The 63rd Japan America Student Conference: Understanding the Globalizing World and Comprehensive Security

Document Type


Publication Date



Asian Studies | East Asian Languages and Societies | Economics | International Relations | Peace and Conflict Studies


The Japan-America Student Conference (JASC) is a time-honored tradition for young leaders, initiated in 1934 by Tokyo University students concerned by pre-war relations with the U.S. These Japanese students invited a delegation of U.S. students to Japan to openly discuss pressing issues of the day. The following year, American students reciprocated the invitation by hosting a delegation of Japanese students in the U.S. Through the years, this unique cultural interchange has grown in purpose and scope and now includes more than 4,000 alumni on both sides of the Pacific.

This year the Japan America Student Conference will be held in Japan, and will run from July 24th, 2011 to August 21st, 2011. As members of the American delegation of the Japan America Student Conference, both Courtney and Kuni have been assigned to a Roundtable discussion group that they will investigate while at the conference in Japan. Courtney's Roundtable topic is "Understanding the Globalizing World," and Kuni's Roundtable topic is "Comprehensive Security." Upon returning from this conference, each will have a presentation that they will have publically shared in Japan at the conference's final forum event, and they wish to present their topics to the CSB/SJU community to show what our campuses have contributed to bridging relations between the East and West. A description of the roundtable topics is as follows:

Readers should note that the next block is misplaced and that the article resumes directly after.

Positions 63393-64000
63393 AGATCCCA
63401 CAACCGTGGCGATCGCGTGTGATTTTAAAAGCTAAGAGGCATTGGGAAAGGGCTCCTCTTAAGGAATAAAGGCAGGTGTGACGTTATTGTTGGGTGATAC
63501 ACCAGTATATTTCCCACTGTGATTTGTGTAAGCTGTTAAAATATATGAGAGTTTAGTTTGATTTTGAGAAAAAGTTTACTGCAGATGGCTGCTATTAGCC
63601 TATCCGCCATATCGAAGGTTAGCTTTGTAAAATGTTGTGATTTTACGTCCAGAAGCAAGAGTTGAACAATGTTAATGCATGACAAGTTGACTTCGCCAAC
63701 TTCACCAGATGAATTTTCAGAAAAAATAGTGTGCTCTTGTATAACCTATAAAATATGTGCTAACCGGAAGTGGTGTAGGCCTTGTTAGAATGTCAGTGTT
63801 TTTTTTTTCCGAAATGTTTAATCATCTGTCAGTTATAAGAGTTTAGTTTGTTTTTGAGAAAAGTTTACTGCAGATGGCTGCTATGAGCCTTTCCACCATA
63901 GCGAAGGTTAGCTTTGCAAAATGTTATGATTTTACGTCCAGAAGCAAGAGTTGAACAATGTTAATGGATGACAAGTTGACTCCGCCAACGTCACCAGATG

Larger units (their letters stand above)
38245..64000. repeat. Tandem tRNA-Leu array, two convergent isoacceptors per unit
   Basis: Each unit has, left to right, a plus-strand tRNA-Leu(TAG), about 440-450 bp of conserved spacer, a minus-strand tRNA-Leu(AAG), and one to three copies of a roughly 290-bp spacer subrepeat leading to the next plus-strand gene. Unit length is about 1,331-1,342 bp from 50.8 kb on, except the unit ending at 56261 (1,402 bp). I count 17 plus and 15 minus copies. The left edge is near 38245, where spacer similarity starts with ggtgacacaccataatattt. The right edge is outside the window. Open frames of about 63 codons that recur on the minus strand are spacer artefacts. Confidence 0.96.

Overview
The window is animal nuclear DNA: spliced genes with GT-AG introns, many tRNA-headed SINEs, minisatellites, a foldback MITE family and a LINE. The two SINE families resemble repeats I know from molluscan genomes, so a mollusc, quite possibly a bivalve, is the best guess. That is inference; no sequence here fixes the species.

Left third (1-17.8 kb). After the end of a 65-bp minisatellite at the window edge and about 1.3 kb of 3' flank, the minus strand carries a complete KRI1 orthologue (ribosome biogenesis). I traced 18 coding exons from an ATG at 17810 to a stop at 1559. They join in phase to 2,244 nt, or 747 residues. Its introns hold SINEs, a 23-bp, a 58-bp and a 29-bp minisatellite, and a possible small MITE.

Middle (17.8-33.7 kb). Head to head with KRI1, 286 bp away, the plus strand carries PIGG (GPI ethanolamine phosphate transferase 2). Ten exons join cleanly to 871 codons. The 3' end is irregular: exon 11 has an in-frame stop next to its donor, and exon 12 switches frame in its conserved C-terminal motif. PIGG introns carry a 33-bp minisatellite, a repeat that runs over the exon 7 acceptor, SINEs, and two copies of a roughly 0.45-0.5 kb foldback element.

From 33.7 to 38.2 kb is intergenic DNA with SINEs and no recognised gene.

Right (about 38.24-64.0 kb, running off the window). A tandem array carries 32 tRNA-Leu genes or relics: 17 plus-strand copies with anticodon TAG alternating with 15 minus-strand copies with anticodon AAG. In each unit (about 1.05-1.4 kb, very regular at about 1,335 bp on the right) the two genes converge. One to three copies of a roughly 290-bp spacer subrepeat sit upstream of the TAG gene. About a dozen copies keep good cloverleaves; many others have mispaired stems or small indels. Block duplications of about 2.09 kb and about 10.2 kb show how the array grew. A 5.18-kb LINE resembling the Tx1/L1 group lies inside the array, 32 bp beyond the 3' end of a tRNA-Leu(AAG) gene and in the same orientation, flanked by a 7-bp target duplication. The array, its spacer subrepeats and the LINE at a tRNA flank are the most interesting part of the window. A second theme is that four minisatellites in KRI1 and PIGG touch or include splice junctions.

"Understanding the Globalizing World" Globalization is defined as the breakdown of barriers to international trade: an increase in the frequency, magnitude, and freedom of communication, capital flows, migration, and technology that ultimately results in the integration of the world's economies. However, each of these economic processes entails political consequences. Globalization is reshaping the international system, making the conditions of bipolarity that prevailed during the Cold War seem comparatively simple. How can we begin to describe the international system of today? This roundtable will use the insight offered by the theories and paradigms of the past, while at the same time asking what we need to rethink, or what new ideas and theories we must consider, as we attempt to understand the globalizing world.

"Comprehensive Security" 2010 marked the 50th anniversary of the U.S.-Japan Security Alliance, a multifaceted partnership between the United States and Japan to maintain peace and security in the Far East. Moving on from this important milestone, it is crucial for the two countries to jointly address the global challenges of the 21st century. Namely, the UN has addressed the topics of human, food, and resource security. This roundtable will explore how the U.S.-Japan alliance can cooperate to strengthen ties not only in Asia, but in other areas of the world, while understanding the potential threats posed by neighboring countries and terrorism. This roundtable will also analyze the long-term strategic possibilities for both nations to promote the peace and prosperity of East Asia and the international community.


The slides for this presentation are not available.